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Palliative Care: Taking care of Muslim patients

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  1. Palliative Care:Taking care of Muslim patients By Khadija Haffajee @ Canadian Association of Spiritual Care Ottawa 2013

  2. Spirituality In Arabic the term ‘spirituality’ means ‘ruhaniyyah’ ‘Ruh’, which is the root word of ‘Ruhaniyyah’ means spirit and constitutes the immortal part of human exixtence

  3. A man talking to his house by Jalal Ad-din Rumi I say that no one in this caravan is awake and that while you sleep, A thief is stealing the signs and symbols of what you thought was your life Now you’re angry with me for telling you this ! Pay attention to those who hurt your feelings telling you the truth Giving and absorbing compliments is like trying to paint on water, that insubstantial Here is how a man once talked to his house “Please ,if you ‘re ever about to collapse, let me know” One night without a word the house fell. “What happened to our agreement?” The house answered “Day and night I’ve been telling with cracks and broken boards and holes appearing like mouths opening But you kept patching and filling those with mud. so proud of your stopgap masonry You didn’t listen’ This house is your body always saying .I’m leaving, I’m going soon Don’t hide from one who knows the secret

  4. Health and illness Islam regards both health and illness to emanate from God, closely linking the art of healing to worship. The one who practices the art of healing does so for the sake of God’s pleasure. In this context, both the provider and recipient become united through a spiritual bond.

  5. Badiuzzaman Said Nursi Medicine is both a science and an art. The goals of medicine depend on the inclusion of God as the ultimate Healer. Doctors find the perfection of their profession through seeing God’s compassionate manifestations in the vast natural pharmacy of mother earth.

  6. Fethullah Gulen “The perfection of medicine is fulfilled with prayer, because prayer allows the patient to become an active member of the medical team.” Prayer is “a mysterious key to Allah’s everlasting treasures, a point of support for the poor and hurt, and the most secure shelter for those in distress. Those who step into this shelter are considered to have obtained this key, and the poor, weak and needy who join this governance attain that which they had hoped.”

  7. Soul You don’t have a soul You are a soul You have a body C.S. Lewis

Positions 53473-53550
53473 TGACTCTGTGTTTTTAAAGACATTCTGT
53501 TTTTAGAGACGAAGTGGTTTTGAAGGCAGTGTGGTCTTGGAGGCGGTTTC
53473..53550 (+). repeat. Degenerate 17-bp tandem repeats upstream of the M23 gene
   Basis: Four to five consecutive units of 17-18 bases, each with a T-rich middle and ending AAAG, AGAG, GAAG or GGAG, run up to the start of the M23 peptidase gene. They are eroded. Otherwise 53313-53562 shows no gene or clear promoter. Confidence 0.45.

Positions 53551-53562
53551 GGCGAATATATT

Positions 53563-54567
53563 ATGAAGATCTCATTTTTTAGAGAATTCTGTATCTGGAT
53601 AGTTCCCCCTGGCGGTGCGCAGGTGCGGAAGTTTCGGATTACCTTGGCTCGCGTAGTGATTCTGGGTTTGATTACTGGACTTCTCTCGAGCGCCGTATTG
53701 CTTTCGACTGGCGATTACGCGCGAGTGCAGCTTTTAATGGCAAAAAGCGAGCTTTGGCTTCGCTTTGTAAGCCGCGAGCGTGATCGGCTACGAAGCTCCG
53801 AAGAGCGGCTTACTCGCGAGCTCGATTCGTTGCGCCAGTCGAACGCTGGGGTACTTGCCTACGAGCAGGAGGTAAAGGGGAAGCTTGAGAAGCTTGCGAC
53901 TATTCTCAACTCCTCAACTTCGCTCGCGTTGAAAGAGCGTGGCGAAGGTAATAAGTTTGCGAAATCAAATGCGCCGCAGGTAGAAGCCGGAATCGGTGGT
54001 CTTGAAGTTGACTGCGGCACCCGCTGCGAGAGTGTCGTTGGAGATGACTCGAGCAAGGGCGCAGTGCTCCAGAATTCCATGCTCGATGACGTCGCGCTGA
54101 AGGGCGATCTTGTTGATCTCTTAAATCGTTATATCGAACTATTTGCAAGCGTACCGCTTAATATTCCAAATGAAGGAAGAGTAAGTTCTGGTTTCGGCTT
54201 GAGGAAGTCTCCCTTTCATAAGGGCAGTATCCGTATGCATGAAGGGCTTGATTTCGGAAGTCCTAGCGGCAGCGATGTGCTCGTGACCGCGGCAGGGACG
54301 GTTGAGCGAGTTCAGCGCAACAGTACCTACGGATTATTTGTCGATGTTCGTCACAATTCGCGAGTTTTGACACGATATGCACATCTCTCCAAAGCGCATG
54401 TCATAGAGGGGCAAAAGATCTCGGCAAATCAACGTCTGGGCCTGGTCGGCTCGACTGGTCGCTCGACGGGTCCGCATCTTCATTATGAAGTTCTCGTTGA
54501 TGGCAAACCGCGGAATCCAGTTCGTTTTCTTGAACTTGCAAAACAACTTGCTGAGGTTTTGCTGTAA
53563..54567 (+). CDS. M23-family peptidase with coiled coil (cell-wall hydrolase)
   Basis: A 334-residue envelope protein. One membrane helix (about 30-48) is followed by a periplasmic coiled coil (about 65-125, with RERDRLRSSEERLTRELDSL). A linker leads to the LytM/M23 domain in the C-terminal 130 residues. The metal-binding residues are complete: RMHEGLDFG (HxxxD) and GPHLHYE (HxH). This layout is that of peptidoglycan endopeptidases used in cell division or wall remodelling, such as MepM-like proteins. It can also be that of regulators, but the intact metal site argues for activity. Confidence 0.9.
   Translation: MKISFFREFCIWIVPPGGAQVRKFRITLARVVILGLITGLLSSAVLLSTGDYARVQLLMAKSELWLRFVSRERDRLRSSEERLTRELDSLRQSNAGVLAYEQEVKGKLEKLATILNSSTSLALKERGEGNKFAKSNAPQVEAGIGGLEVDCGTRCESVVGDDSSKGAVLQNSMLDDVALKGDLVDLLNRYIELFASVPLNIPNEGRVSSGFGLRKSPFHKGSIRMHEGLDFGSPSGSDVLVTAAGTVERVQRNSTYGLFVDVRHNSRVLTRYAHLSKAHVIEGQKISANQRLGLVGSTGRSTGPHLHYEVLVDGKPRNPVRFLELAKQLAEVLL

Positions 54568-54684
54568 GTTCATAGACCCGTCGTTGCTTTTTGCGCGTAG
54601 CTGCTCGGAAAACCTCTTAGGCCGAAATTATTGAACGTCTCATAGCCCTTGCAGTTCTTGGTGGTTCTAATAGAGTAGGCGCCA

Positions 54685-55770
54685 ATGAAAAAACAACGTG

8. Spiritual care Healthy spiritual care recognizes diversity respects it and honours it treats all as equals does not compel conformity or uniformity comfortable with own sense of spiritual concepts not threatened by differences

  9. Islamic view of suffering and death Be sure We shall test you with something of fear and hunger, and a loss in wealth and lives and fruits of your toil, but give glad tidings to the patient who when disaster strikes them say “Indeed to God we belong and to Him is our return” Qur’an 2: 155-156

  10. Types of treatment Modern medicine Spiritual healing (Recitation of Qur’an, the Prophetic supplications) Traditional healing (use of Zam–Zam water from Mecca, honey)

  11. Modesty Health care providers of the same sex (if not possible then another staff member or family member should be present) Permission sought before entering (knock) Exposure of body parts should be limited

  12. Cleanliness/Prayer Clothes and body of patient free from any amount of urine, stool, vomit or blood if at all possible because soiling with any of these renders the patient ritually unclean and unable to perform prayers Ritual washing (Wudu) a prerequiste for prayer Dry ablution (Tayammum)

  13. Cleanliness/Prayer Patients with maglignancies, complicated by chronic fecal, urinary, or bloody gyneocological discharge required to perform wudu prior to each prayer at the designated time Mandatory 5 daily prayers except when patient is cognitively unable Prayers may be combined to 3 instead of 5 Format modified – sitting, lying down If medically induced sedation?

  14. Social aspects Visitors are a source of comfort, both to patient and family Visiting encouraged Health care providers are encouraged to show a high degree of sensitivity if it becomes necessary to intervene

  15. Role of family A family member always present Contributes in decision making Power relations vary within families Usually patient, spouse, parents and elder children It is a collective decision

  16. Death and dying Aim of care: encourage and support the dying to cement firmly their relationship with family and God before the imminent meeting with God Muslims believe that the longevity of every person is only known by God Who predetermines the exact time of death Keep family informed about progression of patient’s condition Recitation of Qur’an or play recording Families try to gently prompt dying patient with Shahada (bearing witness that there is no deity but God and that Mohammad is His Messenger) – final statement of Faith

  17. After death Sanctity of dead person Handle the body gently with care Eyes of deceased to be closed. All connected tubes to be removed, hands at side, legs straight, cover entire body with a sheet of cloth Once death is pronounced, the rite of washing, shrouding, funeral prayers and burial should follow as soon as possible

  18. Role of healthcare team Comfort the family Ensure timely documentation to prevent unnecessary delay in proceeding with burial rites Help in any way to ease the loss of family member Contact community/spiritual care team in the hospital Attend funeral if possible Follow up with family